Since human's chemically isolated vitamin C (ascorbic acid), it has been one of the most widely used compounds on the planet. Vitamin C used to be derived naturally from rose hips but we soon discovered a more cost effective way of developing this vitamin which involved the use of corn.
To create a concentrated form of vitamin C using corn takes a lot more processing than you might think. Melanie Werner describes the production of ascorbic acid in her book about the food industry.
'It starts not with corn kernels or even corn starch but with sorbitol, a sugar alcohol found naturally in fruit and made commercially by cleaving apart and rearranging corn molecules with enzymes and a hydrogenation process. Once you have sorbitol, fermentation starts, a process that tends to muck up surrounding air less than chemical synthesis (although it's been known to cause problems with water pollution). The fermentation is done with bacteria, which enable more molecular arrangement, turning sorbitol into sorbose. Then another fermentation step, this one usually with a genetically modified bacteria, turns sorbose into something called 2-ketogluconic acid. After that, 2-ketogluconic acid is treated with hydrochloric acid to form crude ascorbic acid. Once this is filtered, it is purified and milled into a fine white powder. It is then ready to be shipped off as finished ascorbic acid, mixed with other nutrients and added to your corn flakes'.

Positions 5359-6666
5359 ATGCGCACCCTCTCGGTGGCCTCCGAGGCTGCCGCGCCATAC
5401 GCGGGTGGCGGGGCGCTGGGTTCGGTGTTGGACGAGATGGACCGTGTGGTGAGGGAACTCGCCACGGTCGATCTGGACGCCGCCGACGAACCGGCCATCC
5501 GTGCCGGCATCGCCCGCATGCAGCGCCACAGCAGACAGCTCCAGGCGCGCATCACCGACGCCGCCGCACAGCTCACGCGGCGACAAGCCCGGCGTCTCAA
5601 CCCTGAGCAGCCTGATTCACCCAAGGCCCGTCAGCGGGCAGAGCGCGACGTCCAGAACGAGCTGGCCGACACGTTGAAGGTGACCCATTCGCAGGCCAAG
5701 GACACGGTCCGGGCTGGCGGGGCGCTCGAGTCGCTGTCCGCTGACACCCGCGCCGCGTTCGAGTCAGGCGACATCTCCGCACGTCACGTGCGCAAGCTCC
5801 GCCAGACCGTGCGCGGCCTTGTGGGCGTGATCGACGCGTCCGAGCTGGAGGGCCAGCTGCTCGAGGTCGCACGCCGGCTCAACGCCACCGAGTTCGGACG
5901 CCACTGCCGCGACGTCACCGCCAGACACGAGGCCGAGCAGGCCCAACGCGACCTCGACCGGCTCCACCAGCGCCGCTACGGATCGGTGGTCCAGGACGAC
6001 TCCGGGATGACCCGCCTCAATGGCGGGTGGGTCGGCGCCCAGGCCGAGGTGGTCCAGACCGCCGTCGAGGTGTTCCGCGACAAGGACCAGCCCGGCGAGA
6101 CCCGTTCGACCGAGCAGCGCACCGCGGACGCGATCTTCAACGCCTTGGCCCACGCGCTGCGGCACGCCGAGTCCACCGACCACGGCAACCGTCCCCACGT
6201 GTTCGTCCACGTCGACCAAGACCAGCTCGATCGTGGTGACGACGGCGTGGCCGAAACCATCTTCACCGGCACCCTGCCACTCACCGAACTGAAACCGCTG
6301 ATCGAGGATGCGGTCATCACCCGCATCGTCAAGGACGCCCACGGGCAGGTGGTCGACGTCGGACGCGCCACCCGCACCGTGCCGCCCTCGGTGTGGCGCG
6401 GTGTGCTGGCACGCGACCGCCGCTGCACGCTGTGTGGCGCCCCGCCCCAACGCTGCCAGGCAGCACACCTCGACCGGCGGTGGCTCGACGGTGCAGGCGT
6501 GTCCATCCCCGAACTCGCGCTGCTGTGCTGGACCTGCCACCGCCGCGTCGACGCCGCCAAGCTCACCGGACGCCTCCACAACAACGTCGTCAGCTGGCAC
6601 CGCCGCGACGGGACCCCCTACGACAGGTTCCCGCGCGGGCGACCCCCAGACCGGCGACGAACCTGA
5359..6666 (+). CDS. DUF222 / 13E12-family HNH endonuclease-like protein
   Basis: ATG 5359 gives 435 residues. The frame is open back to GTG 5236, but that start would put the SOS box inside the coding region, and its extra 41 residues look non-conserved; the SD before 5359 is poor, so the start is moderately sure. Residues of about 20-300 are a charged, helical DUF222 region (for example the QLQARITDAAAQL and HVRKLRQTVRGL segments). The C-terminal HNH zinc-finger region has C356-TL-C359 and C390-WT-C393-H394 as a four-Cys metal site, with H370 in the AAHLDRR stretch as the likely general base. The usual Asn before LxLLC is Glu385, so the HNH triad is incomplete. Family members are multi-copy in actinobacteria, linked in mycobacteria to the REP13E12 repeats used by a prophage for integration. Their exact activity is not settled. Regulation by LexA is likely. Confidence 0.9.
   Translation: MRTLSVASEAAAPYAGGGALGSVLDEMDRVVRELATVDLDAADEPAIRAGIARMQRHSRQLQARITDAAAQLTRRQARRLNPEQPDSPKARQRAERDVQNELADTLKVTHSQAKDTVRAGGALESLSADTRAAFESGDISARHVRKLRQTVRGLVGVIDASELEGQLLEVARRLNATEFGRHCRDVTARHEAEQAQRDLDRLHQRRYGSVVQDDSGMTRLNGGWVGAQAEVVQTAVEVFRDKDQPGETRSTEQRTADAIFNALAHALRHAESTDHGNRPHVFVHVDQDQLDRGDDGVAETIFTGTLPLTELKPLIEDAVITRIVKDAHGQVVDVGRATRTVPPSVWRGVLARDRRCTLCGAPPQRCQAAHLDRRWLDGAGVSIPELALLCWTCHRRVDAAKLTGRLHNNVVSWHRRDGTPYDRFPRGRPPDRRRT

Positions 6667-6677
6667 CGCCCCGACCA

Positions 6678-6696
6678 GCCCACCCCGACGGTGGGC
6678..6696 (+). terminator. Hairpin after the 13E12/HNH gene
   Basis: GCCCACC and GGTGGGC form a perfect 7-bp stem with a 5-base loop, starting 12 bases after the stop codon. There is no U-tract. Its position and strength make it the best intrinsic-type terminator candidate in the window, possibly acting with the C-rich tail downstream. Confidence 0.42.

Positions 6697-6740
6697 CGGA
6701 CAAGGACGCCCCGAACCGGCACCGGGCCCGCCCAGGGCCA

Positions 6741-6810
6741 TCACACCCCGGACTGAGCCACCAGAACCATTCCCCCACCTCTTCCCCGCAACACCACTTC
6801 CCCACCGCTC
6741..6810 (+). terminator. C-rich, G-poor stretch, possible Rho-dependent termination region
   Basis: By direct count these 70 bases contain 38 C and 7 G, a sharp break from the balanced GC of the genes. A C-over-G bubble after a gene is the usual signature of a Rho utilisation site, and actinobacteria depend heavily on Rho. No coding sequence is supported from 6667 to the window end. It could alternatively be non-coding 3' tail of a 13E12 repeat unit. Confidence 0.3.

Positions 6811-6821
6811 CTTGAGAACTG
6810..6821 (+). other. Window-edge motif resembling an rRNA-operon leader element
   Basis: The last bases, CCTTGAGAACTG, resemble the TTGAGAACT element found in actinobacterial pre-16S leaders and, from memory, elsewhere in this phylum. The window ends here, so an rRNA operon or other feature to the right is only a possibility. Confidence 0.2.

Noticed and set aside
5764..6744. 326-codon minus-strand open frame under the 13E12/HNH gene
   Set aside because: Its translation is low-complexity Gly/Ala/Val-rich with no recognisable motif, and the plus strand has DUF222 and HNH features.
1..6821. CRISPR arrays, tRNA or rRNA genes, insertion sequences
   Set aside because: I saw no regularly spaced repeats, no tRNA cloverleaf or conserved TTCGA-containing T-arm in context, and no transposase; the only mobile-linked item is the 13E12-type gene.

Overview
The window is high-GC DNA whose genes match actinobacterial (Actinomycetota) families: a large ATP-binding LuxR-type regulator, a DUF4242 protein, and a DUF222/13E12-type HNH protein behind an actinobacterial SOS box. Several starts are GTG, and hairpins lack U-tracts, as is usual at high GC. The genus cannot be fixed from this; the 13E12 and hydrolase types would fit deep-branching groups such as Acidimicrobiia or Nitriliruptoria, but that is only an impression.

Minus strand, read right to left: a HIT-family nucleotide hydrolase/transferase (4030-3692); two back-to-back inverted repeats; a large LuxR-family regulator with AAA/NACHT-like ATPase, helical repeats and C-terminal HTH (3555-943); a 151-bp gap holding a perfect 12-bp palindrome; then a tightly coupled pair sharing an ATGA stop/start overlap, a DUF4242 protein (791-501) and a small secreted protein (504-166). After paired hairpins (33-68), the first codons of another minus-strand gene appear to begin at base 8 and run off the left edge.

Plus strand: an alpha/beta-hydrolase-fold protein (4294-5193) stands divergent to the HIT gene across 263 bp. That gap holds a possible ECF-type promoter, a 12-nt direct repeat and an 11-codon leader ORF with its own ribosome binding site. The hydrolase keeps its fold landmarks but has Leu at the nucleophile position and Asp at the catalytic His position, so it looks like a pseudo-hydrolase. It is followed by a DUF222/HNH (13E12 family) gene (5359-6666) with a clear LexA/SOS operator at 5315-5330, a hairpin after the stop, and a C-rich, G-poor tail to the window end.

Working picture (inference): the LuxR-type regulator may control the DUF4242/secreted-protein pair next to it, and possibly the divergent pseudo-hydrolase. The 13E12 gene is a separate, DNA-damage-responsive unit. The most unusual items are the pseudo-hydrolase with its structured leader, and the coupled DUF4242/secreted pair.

The question is, does our body recognise this synthetic, albeit 'chemically correct' form of vitamin C the same as what we find in nature? It is easy to associate chemical names of vitamins (like ascorbic acid) with the vitamin as a whole but the reality is usually very different. Vitamins are more than just chemical structures, in nature they are found with a variety of cofactors like bioflavonoids that aid assimilation.
One of the problems with taking synthetic ascorbic acid, or indeed ascorbate forms of minerals is that they inhibit a key enzyme in the body known as ferroxidase. The activity of ferroxidase plays a key role in our iron regulation and therefore taking anything that inhibits this pathway may contribute to iron dysregulation in the body.
We believe that vitamin C should always be in its wholefood form as nature intended. Next week we have our natural vitamin C supplement launching, derived solely from organic camu camu berries. These berries contain one of the highest concentrations of vitamin C on the planet and really pack a punch in the antioxidant department.